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UT: Zion A Christmas Heaps (2017)

Discussion in 'Trip Reports' started by ratagonia, May 24, 2018.

  1. ratagonia

    ratagonia

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    Christmas Day 2017. Steve Ramras, Jonathan Zambella, Tracy Kwan, Tim Hoover, Sonny Lawrence, Tom Jones

    The canyon was kind. It let us escape. Thank you Mr. Heaps.

    Perfect (warm) weather. We came down Gunsight, which was just fine. Perfect temps for wearing enough clothing to keep from getting torn up on the downclimbs. It faces south, so it was snow-free to about 100 yards from Heaps.

    A bit of snow at the crossroads. But... those two potholes just past the bivy spot (which we often rap around off a small tree) were almost empty. As in, maybe a foot of water in there. The lowest I have ever seen. I had no idea they were so deep.

    Down the big sandy corridor. Into the maw of the terminal narrows. Did the "boulder-problem" section. First rappel was into a pool, our first swim. Then a stump type climbout on the other side, then a rap into the first keeper.

    Experience in pothole problems counts, a lot. We basically had 3 pothole-experienced persons, Jonathan, Sonny, Tom. So of course, the three non-pothole peeps were out in front, looking at the keeper pothole saying "what do we do?". Well, you go down there and find out how bad it really is. They were reluctant. So I rapped in, swam over, maneuvered through a space big enough for 3 to get to the top. Looks bad. Getting onto rap is very challenging. Tim gives me a belay and lowers me - easier than trying to downclimb onto the anchor which is low and hard to get to. Tim lowers me into the water, then feeds me rope.

    I have been challenged in this pothole before, when water is low, but the exit is low angle and usually with careful effort, one can get out. Beyond this pothole, the exit is flat and just rock, so throwing stuff cannot work. For the last couple years, this pothole has been filled with sand and essentially unnoticeable. Now, today, the water was three feet lower, and no longer low angle, and slimy. At the exit, the pothole was swimmer. This was going to be very very difficult. And only the first of what would likely be 15 keeper potholes. And my drysuit was leaking. Which all adds up to "not today". I swam back to the rope and had Tim pull me up a bit, bumping like a sports-climber to get half out of the water. Got the ascending kit out, climbed the rope. We went back.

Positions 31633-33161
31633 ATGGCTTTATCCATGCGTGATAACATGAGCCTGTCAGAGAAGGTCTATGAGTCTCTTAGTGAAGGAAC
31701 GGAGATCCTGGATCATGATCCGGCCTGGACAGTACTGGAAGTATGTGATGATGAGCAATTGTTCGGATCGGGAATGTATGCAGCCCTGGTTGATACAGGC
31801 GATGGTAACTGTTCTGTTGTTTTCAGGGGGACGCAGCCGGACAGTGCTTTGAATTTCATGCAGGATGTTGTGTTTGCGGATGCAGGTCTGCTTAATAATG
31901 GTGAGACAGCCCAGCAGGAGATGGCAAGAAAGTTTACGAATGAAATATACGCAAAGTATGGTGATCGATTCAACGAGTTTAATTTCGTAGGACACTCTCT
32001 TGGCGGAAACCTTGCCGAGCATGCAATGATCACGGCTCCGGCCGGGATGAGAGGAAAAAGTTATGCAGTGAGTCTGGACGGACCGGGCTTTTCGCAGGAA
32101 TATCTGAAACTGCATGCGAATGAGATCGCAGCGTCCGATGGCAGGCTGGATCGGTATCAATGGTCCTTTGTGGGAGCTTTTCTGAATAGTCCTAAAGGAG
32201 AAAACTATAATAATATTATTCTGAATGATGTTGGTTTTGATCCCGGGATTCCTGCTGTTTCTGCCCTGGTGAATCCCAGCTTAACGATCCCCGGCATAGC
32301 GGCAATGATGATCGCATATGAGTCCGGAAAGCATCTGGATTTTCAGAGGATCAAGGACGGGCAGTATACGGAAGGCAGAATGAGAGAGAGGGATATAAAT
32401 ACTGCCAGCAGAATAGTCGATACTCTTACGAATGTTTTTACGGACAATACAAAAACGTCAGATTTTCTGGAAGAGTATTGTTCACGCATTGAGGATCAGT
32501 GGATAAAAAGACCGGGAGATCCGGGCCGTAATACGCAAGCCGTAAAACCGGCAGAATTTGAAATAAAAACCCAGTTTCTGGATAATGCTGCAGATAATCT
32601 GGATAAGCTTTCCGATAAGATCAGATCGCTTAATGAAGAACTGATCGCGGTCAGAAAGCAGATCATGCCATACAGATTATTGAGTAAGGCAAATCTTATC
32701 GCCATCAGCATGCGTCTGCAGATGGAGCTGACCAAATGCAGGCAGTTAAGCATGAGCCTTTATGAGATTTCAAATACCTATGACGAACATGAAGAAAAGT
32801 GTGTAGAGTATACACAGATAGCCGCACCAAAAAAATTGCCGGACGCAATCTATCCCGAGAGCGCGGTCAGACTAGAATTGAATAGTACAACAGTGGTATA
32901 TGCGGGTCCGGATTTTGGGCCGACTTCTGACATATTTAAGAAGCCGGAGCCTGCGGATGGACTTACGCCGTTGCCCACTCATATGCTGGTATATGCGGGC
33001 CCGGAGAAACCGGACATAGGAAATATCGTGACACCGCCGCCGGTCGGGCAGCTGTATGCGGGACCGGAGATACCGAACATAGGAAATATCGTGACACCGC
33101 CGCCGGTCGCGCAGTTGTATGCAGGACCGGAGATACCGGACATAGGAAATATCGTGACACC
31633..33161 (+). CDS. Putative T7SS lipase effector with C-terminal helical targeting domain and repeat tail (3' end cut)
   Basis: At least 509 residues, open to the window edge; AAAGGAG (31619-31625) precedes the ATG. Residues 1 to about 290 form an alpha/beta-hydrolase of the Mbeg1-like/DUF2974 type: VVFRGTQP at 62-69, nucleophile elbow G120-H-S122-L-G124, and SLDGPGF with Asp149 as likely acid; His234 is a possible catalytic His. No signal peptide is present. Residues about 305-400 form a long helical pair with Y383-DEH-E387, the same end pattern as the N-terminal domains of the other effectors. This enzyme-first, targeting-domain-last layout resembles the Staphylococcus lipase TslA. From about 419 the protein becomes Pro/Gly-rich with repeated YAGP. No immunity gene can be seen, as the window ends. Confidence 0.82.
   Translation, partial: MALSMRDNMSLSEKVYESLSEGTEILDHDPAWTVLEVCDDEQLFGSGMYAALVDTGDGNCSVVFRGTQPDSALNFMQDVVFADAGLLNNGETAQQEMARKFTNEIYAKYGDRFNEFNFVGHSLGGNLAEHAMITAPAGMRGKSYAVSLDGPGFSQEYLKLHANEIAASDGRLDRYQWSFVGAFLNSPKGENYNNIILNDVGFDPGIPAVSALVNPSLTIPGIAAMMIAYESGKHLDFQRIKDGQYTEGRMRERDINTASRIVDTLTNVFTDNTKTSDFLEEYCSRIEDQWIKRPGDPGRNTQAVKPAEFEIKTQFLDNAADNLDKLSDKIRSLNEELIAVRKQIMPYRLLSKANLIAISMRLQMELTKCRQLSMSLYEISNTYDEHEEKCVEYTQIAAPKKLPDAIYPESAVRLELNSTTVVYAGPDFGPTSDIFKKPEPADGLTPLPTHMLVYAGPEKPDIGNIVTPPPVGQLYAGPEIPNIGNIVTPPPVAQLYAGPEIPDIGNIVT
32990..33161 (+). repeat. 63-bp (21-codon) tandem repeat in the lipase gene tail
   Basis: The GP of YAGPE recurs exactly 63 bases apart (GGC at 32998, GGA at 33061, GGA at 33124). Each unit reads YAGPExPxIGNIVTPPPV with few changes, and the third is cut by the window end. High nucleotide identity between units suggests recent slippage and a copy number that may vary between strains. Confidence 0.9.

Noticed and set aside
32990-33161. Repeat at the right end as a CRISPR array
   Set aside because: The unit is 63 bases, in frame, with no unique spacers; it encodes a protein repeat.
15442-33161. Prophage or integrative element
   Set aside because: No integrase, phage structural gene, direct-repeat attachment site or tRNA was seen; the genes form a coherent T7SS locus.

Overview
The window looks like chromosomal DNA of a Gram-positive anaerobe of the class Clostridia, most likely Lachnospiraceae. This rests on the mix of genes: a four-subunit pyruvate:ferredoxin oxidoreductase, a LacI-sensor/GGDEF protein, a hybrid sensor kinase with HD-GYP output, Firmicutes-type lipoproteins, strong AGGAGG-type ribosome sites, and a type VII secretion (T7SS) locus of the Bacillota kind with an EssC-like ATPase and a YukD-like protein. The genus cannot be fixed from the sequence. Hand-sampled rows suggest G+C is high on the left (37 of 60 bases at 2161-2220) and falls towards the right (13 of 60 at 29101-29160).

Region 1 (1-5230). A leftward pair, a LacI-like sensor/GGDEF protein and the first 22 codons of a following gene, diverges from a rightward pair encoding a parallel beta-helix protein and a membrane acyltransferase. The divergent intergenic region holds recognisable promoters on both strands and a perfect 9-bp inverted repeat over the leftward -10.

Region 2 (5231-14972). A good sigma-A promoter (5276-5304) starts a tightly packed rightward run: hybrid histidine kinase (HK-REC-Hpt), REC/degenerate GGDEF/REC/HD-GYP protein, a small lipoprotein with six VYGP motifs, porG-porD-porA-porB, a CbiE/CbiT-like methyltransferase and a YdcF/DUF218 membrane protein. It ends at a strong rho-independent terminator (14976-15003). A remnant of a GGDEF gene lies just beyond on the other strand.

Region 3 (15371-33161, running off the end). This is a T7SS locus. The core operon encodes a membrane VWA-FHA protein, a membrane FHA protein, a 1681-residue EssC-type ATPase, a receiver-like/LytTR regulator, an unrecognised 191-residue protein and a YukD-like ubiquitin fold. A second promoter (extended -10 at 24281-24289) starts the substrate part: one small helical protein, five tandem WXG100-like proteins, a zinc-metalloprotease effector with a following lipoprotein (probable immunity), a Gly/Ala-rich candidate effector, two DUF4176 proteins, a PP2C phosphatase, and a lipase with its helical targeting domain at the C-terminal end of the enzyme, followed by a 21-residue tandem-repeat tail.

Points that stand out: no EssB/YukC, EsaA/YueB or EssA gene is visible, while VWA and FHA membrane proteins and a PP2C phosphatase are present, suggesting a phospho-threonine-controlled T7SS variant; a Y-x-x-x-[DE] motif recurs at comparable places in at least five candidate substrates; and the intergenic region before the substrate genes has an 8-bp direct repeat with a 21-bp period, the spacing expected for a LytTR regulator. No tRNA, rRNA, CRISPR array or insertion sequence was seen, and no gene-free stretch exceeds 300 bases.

The biggest problem was the short rap in the Crossroads, off the little tree. We tried tossing something up around the tree, which was possible, but it did not fall back down the other side. With some aggressive spotting, Jonathan climbed the crack on the left. Good effort.

    From there, we climbed up the South Fork of Heaps over to Isaac. That is an amazing hike up. There was a big landslide in there, and after a few boulder moves we ascended 200 feet of steep loose scree. Then bushwhacked across a flat field of roses (thankful for wearing full suits), then more climbing etc... to the top of the pass, down the other side. After an hour in the dark, it was time to bivy. We found an OK place with firewood, settled in. JZ found some water. A nice fire was made, my clothing dried out over the next hour, the clothing that was wet, probably, because I did not get my zipper all the way shut! After a bit, we pulled out what we had for sleeping and settled in. Much snoring occured, though not everyone really slept. The night was in the forties, so not so bad.

    We got up about 5 am to head downcanyon, hoping to get to the end where cell service was likely, as early in the morning as possible. To head off any rescue operation, and let our loved ones know where we were. We got to the final section about at dawn, 7:30, and texted out. Did the rappels, packed up. Getting down to a trail from there is challenging, and we made sure to get full value from that - (we did not find the best route). An hour of struggle and we finally found the trail, where Catrin, Mossimo , and Sue are waiting for us. A short walk brings us out to the Court parking area. Cars, water, food, and a very pleasant debrief with the rangers who were happy to not have to go get us.